As for the climate, Qualicum Beach tends to experience cool wet winters with most of the year's precipitation (80-85%) recorded between October and April. On average, the highest temperatures are 32°C from May to September while the lowest are 5.2°C between November and April. Interestingly, despite winter precipitation increasing moisture levels at the beginning of the growing season, July and August tend to be drought prone.

Qualicum Beach Activities

While the nightlife is close to non-existent in Qualicum Beach, activities such as hiking, ocean kayaking and boutique shopping will keep you on your toes. One of the best places to enjoy views of the ocean is from inside the Qualicum Beach Visitor Center, which offers maps, brochures and even help with booking your accommodations.

If you're a history buff, you can learn more about your vacation destination from the . You will especially appreciate its fossil collection which includes Rambling Rosie, a 70,00 year-old pre-historic walrus skeleton. Other heritage properties worth visiting are: the Village Theatre, Old School House, Powerhouse Building, St. Mark's Anglican Church, and The White House.

If you appreciate arts and culture, get ready for a range of local events and seasonal displays that attract thousands of people every year. For instance, in February, you can attend a featuring food and flowering plants and seeds grown in the area. You can also participate in the annual event in May, sampling traditional chili and other hot foods while enjoying beautiful ice sculptures and tapping away to great music from local bands.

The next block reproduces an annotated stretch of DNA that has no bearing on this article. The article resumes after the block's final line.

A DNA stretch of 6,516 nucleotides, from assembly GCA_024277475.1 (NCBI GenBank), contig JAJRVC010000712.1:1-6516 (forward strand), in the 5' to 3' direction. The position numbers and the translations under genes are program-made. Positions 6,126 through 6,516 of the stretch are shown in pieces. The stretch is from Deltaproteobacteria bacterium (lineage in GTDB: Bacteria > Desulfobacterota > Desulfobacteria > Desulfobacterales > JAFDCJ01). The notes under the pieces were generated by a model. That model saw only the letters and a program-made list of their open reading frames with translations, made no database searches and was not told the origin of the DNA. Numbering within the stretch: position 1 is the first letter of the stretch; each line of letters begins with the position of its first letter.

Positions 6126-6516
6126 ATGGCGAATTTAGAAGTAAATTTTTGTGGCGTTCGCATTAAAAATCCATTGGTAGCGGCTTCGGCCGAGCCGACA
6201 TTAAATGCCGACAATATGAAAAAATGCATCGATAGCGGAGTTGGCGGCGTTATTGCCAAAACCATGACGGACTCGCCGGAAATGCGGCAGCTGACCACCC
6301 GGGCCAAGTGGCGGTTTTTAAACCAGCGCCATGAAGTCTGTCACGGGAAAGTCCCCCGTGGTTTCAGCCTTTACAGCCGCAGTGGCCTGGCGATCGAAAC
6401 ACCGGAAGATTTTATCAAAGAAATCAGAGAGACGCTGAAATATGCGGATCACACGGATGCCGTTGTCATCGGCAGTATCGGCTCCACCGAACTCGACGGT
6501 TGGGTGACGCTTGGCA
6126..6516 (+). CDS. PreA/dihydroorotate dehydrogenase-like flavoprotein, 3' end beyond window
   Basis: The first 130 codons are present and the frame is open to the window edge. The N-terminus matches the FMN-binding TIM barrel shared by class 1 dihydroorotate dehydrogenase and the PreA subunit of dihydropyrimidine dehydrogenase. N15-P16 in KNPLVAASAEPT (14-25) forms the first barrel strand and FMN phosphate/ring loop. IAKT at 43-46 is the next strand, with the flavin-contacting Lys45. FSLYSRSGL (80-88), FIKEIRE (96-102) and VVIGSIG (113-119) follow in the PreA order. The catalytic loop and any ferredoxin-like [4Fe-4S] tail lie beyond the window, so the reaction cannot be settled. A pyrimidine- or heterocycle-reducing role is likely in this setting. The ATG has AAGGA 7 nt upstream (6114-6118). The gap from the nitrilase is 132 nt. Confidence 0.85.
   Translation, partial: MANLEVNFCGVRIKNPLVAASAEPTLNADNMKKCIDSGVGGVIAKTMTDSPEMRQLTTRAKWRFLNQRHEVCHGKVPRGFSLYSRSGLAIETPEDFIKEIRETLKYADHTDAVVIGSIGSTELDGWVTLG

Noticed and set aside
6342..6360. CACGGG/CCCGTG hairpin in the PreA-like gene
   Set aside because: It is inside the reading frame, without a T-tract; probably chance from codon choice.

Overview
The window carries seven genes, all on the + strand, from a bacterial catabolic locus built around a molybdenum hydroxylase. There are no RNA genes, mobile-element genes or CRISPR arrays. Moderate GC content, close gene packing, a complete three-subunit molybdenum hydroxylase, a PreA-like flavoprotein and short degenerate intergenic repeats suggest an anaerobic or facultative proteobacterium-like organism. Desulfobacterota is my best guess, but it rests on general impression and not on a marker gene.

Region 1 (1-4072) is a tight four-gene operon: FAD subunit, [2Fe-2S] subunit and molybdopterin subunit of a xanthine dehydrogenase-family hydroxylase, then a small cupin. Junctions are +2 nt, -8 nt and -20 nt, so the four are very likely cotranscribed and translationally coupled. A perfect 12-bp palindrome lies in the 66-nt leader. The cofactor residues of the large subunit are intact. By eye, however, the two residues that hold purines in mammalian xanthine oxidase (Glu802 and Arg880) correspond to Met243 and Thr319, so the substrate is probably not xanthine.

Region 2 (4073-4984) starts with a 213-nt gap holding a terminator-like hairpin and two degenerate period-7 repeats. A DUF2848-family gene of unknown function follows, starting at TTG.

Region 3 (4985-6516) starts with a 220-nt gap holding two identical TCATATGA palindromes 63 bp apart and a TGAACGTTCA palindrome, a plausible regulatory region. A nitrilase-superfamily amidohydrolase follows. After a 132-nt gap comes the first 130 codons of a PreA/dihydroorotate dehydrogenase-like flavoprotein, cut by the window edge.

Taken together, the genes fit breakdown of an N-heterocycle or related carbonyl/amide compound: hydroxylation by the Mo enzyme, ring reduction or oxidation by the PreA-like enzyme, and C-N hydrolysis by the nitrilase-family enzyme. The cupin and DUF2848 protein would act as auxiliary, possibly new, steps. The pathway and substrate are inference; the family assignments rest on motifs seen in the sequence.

For retail therapy try shopping at the town center's boutiques, coffee shops and galleries. You're also welcome to swim in the temperate ocean waters, rent a kayak or go on guided sailing trips or charter fishing expeditions. If you prefer to stay on land, you can head to the only mini-golf course in town, book a guided horseback trail ride, or opt for an adventure on Mount Arrowsmith or inside Horne Lake's caves.

Qualicum Beach Accommodation and Dining

There are a variety of accommodations available in Qualicum Beach including inns, cottages and resorts, many of which offer access to the beach or at least allow you to enjoy an oceanic view. You can also book a guest house if you're planning on staying in the area for a longer time. If you're interested in something unique and have the budget to support your choice, don't miss your chance to stay at one of the unique tree houses suspended in the nearby forest.

If you further want to cut your accommodation expenses, you can pack your tent and set it up in wooded glades or next to water surfaces such as the Horne Lake. Better yet, park your RV at the Horne Lake Regional Park to enjoy the natural sights and sounds of Qualicum Beach.

As for food, you can grab a wide range of edibles at the award-winning Qualicum Foods or hang out there with the locals for a cafeteria-style meal. You can also head to the Qualicum Farmer's Market from May to mid-October to get raw takeaway produce. For a more formal meal, try out the offerings from many of the local cafes or one of the many ethnic restaurants including Thai, American, Japanese and British cuisine.